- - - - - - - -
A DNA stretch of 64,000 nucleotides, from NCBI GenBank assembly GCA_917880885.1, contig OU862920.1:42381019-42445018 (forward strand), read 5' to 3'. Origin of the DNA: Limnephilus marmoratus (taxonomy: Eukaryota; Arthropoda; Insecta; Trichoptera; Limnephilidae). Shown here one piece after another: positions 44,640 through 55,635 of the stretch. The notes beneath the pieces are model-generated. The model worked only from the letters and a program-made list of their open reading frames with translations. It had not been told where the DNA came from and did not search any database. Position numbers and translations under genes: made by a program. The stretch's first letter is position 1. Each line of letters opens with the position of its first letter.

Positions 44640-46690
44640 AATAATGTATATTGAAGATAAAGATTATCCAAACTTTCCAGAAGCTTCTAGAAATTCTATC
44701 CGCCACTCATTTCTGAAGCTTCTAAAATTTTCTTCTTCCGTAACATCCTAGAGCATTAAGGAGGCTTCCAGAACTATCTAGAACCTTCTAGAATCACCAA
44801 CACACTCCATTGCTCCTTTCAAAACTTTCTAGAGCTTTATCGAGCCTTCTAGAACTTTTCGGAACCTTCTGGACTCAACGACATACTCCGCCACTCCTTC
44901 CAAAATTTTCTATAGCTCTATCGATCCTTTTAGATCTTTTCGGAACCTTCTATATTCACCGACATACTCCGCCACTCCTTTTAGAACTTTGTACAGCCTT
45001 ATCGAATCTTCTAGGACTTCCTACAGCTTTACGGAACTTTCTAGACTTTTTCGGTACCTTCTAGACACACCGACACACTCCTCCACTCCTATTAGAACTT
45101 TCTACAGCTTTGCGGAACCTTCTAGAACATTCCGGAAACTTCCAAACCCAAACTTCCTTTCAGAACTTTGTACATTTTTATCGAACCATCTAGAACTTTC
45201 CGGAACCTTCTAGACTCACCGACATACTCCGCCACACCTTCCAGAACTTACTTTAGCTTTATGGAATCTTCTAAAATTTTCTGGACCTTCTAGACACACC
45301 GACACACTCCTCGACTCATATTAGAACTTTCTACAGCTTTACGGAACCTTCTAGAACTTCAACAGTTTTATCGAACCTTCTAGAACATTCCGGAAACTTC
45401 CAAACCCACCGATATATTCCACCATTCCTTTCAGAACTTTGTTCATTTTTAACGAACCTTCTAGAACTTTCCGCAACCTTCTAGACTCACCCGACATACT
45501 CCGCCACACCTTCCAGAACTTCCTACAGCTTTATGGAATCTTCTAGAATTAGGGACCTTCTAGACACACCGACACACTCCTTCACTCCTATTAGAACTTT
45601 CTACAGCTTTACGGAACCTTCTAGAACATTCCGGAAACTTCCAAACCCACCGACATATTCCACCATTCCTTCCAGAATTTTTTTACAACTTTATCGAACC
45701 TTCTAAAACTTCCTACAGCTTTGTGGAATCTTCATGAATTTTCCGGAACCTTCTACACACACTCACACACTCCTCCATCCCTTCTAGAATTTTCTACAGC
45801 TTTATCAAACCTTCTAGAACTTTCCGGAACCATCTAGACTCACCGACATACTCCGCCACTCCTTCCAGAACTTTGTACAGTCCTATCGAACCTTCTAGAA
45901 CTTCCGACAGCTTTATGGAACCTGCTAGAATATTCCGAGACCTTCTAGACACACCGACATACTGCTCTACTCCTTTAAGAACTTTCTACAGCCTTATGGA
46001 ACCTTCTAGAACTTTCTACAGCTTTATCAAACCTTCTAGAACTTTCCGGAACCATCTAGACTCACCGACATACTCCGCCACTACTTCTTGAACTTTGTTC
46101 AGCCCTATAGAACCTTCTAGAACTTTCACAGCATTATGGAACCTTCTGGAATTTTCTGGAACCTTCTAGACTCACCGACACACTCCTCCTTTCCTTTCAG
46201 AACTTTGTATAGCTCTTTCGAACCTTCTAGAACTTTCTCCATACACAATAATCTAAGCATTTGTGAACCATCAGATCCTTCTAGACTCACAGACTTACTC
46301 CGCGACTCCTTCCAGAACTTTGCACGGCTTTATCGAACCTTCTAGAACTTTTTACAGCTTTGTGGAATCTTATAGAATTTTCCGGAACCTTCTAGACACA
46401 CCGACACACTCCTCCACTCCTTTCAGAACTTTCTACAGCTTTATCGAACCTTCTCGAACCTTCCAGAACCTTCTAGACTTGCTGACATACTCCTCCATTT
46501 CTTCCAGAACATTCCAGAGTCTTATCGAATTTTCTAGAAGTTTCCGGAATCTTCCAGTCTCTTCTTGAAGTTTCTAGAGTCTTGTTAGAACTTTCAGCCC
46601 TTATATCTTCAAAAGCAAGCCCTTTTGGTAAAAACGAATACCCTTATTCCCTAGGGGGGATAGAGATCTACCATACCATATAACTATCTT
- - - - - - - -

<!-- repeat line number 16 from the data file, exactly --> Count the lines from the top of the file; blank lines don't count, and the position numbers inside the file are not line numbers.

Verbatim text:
45901 CTTCCGACAGCTTTATGGAACCTGCTAGAATATTCCGAGACCTTCTAGACACACCGACATACTGCTCTACTCCTTTAAGAACTTTCTACAGCCTTATGGA